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Friday, October 31, 2014
Amsterdam, NY ,

Photo submitted Kellisue Ackernecht was last seen on Sept. 30, 2008. Family and friends have spread her photo around for the past four years hoping someone would come forward with information on her whereabouts. A vigil will take place in Amsterdam and Johntown Sunday marking the anniversary of her disappearance.

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Four years, no answers: Vigil planned on anniversary of woman's disappearance

Friday, September 28, 2012 - Updated: 8:09 PM

BY REBECCA WEBSTER

Recorder News Staff

Sunday will mark the fourth anniversary of the disappearance of Johnstown mother Kellisue Ackernecht.

Friends and family continue to search and question.

Ackernecht, a mother of a now 14-year-old daughter, was 35-years-old when she was last seen on Sept. 30, 2008.

A shift supervisor at the Rite Aid pharmacy in Amsterdam, Ackernecht left work at 9:40 p.m. that day to likely head to her home on Main Street in Johnstown.

But she never made it home, and her car was found engulfed in flames in an area known as Frog Hollow in Johnstown about four hours later.

Her body was never found.

Now, four years later, family and friends of the woman continue to hope that she will come back home.

One of those is her brother Tom Kilcullen.

"Basically, we're all looking for answers as to what went on with Kellisue," he said. "We're trying to keep her out there in the media so that everyone realizes we're still looking for her or at least some closure as to what happened."

The past four years have been rough, he said.

"I can't get an answer from anybody," he said. "There's been no leads, no new news, no nothing."

Kilcullen believes there are people out there who know something, but they may be too afraid to come forward.

Canajoharie resident Deb Walsh said she never knew Kellisue, but she feels like she does now.

"When Kellisue went missing, it was in the paper a week later and they talked about it online," she said. "No one was doing anything. It was kept hush hush. It was crazy. We said why don't we do something."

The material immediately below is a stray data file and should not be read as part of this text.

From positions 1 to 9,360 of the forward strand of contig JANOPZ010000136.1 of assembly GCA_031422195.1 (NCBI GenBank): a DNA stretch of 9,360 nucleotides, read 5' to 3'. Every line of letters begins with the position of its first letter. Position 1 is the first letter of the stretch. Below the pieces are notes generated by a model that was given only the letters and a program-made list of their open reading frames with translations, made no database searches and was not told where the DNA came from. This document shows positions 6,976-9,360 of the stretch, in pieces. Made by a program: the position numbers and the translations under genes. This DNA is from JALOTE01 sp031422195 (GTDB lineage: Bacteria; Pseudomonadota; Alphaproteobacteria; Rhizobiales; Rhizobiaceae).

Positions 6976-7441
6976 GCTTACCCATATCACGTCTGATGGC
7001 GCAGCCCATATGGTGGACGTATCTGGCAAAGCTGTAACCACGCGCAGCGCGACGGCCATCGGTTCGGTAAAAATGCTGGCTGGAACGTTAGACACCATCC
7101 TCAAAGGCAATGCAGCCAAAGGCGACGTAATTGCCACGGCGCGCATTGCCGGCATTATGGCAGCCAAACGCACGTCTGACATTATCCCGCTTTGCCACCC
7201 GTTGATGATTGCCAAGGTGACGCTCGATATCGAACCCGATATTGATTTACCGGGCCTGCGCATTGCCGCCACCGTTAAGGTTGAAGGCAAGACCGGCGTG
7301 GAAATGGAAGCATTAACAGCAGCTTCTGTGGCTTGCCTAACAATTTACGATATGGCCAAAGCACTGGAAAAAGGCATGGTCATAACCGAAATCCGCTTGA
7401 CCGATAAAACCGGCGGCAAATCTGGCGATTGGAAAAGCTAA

The "we" she refers to is herself and another community member, Fort Plain resident Kalley Lee who also was moved to action by the reports of the disappearance.

Each year, the two, along with Kilcullen, have helped organize anniversary vigils and efforts to keep the disappearance in public light.

"Kalley and I are both spokespersons for the family," Walsh said. "We do what we can when we can."

That has included printing and putting up posters consistently and keeping an updated website dedicated to the disappearance, and soon they will start a nonprofit to raise money to put toward the search effort.

Anonymous donors have already donated $1,000 to give to the person that comes forward with information on Kellisue's whereabouts.

At this point, Walsh said, it's frustrating to have so many questions and no answers.

"Even though I didn't know her, I've come to know a lot about her now," she said. "Her little girl needs her more than ever now."

Kilcullen said though he is not right now allowed to see his niece, he knows she needs her mother.

"The main thing I'd like to have is some type of answer for my niece to know what happened to her mother because there's no way in heck that my sister would have left that little girl behind," he said.

"(She) was my sister's pride and joy right there. They were inseparable."

A vigil will be held on Sunday to remember Kellisue's last known journey and her disappearance that remains in question.

All who wish to attend will meet at Rite Aid on Market Street in Amsterdam at 9:30 p.m.

"Everyone is going to then leave Rite Aid in Amsterdam and take their route of choice to Frog Hollow and that's where Kelli's car was found," Walsh explained.

When most people arrive, they will do a candlelight vigil and say a prayer.

     

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